One of the miners timidly offered that he would call the security command center at base camp, about a half kilometer away. His colleagues nodded in agreement.

Each had the command center number in their phone; at least one had even favorited it. When Mutchnick asked one of the men to call the the number he said he couldn’t; it wasn’t that he was afraid of getting in trouble, but rather he didn’t have minutes on his phone to make the call.

In fact, only two of the 16 miners had minutes on their phone to make a call.

“Their entire communications plan for this site was based on cellphone communications,” said Mutchnick, “yet no one could make a call.”

The first cultural lesson was to understand that much of the African population purchases time for cell use rather than having a monthly plan with a provider.

That information had never occurred to the Security Director, an expat who had lived in Africa for over ten years.

The key to such crisis training is to treat participants like the experts they are and have them contribute to, if not completely develop, solutions.

In this case, the open discussion emboldened the youngest miner to recommend that the security command center create a toll-free number. The mine immediately did so, at minimal cost. Staff hadn’t merely bought into the solution — they had created it.

Breaking down barriers

These sorts of crisis training drills often force dialogue between staff or departments that rarely communicate with one another. That’s critical, because communication is where so many plans break down.

At one major US arena, Mutchnick began the crisis training drill in the security command center during a police shift change.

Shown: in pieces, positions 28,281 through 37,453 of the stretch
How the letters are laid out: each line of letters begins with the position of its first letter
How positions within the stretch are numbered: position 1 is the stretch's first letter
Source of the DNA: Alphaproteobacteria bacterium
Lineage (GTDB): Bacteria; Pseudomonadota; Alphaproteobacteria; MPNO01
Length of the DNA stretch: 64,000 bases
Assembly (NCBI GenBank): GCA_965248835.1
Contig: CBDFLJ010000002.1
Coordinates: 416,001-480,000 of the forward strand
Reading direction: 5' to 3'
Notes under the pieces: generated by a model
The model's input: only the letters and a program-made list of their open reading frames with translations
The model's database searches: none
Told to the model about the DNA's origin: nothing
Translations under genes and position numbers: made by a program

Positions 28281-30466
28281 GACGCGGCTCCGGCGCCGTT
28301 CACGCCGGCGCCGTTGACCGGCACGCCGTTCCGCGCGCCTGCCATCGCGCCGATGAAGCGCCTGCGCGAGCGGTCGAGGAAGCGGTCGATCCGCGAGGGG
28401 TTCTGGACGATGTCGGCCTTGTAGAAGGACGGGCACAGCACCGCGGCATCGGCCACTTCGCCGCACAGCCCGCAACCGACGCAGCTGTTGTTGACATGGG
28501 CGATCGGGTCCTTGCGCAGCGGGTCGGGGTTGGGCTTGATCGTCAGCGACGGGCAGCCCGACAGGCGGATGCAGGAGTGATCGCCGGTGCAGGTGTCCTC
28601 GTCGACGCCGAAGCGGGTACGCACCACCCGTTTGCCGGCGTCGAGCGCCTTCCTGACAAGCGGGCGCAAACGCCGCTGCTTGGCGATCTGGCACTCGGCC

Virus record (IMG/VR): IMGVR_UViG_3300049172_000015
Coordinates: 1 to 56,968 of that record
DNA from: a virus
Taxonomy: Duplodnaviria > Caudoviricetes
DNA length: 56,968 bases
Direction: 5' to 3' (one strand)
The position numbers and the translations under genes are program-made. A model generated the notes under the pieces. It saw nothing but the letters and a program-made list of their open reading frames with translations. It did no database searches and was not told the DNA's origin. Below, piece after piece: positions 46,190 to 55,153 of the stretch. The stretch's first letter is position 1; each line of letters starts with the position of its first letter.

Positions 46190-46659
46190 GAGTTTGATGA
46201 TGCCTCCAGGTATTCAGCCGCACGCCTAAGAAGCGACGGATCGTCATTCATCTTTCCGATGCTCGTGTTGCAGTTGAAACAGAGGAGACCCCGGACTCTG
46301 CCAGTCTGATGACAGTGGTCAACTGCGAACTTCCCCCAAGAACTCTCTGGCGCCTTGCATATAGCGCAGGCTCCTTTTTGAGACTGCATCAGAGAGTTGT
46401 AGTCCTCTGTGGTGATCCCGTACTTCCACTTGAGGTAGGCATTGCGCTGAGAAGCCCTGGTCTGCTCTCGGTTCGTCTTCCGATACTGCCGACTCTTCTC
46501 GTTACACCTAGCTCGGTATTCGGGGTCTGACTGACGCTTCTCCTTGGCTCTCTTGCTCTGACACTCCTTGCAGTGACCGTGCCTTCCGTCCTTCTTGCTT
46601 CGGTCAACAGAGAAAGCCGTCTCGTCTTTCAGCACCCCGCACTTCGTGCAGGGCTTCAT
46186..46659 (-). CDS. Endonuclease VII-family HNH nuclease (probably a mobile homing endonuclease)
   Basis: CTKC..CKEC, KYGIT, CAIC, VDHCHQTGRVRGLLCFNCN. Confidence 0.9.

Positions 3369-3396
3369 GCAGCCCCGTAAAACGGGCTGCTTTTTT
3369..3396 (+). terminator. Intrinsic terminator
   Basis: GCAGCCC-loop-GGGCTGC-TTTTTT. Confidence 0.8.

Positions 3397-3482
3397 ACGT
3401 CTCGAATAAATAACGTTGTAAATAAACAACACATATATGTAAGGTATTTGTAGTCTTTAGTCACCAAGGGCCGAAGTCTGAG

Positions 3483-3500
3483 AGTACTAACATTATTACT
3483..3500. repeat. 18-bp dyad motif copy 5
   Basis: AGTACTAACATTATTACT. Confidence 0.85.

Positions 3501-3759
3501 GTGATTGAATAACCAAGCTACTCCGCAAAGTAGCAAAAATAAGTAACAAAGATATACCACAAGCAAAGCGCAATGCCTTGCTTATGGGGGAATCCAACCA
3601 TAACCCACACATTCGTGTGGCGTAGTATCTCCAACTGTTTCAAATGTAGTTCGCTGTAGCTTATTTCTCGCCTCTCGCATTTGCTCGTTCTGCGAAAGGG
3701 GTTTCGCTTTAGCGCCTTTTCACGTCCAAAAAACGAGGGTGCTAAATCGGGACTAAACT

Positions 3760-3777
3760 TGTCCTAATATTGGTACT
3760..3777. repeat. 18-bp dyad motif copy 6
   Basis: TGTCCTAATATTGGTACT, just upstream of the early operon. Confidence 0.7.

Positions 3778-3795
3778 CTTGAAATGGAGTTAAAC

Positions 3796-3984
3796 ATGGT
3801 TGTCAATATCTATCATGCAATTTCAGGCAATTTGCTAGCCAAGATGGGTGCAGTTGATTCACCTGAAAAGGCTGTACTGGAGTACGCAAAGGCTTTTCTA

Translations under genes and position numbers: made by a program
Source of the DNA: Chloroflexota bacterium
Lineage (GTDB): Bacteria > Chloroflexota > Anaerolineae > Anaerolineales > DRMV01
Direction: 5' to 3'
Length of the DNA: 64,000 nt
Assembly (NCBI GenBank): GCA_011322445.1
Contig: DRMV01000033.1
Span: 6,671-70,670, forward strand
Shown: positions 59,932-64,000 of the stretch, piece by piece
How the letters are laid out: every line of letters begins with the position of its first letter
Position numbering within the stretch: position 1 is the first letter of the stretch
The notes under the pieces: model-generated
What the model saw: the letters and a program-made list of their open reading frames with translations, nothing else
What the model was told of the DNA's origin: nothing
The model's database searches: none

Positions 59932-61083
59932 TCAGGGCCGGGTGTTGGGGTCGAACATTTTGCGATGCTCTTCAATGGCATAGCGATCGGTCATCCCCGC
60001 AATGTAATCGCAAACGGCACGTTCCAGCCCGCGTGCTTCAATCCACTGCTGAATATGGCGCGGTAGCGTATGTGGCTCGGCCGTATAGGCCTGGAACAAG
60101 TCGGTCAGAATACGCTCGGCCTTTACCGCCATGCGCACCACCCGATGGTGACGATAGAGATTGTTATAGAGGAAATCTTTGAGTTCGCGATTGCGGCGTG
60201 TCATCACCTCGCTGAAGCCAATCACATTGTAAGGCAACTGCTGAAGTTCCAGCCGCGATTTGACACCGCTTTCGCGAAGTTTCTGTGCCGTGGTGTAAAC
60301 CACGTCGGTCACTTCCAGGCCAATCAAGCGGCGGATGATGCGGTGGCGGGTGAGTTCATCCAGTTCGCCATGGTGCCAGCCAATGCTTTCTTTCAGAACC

On one side of the room sat a security officer monitoring video and other inputs. About 15 police officers were chatting on the other side of the room.

For the exercise, the security officer was told that he had received a report of an armed person in a specific section — what would he do? He said he would call 911.

Mutchnick looked at the police officers behind him and asked: “What about them?” The security officer did not know what he should do.

When Mutchnick drew a Police Sergeant into the drill, the Sergeant responded: “Why would we ever talk to him [the guard]?”

Eventually, the Sergeant said that the guard should notify him and his fellow police officers first, then call 911. When asked to go to the actual section where the hypothetical attacker was, the Sergeant admitted that he wasn’t sure how to get there. The security officer, on the other hand, knew instantly.

Had that been an actual active shooter, the lack of communication — the lack of any relationship — between security and law enforcement could have cost precious lives. The arena eventually formalized procedure for private security to work with police.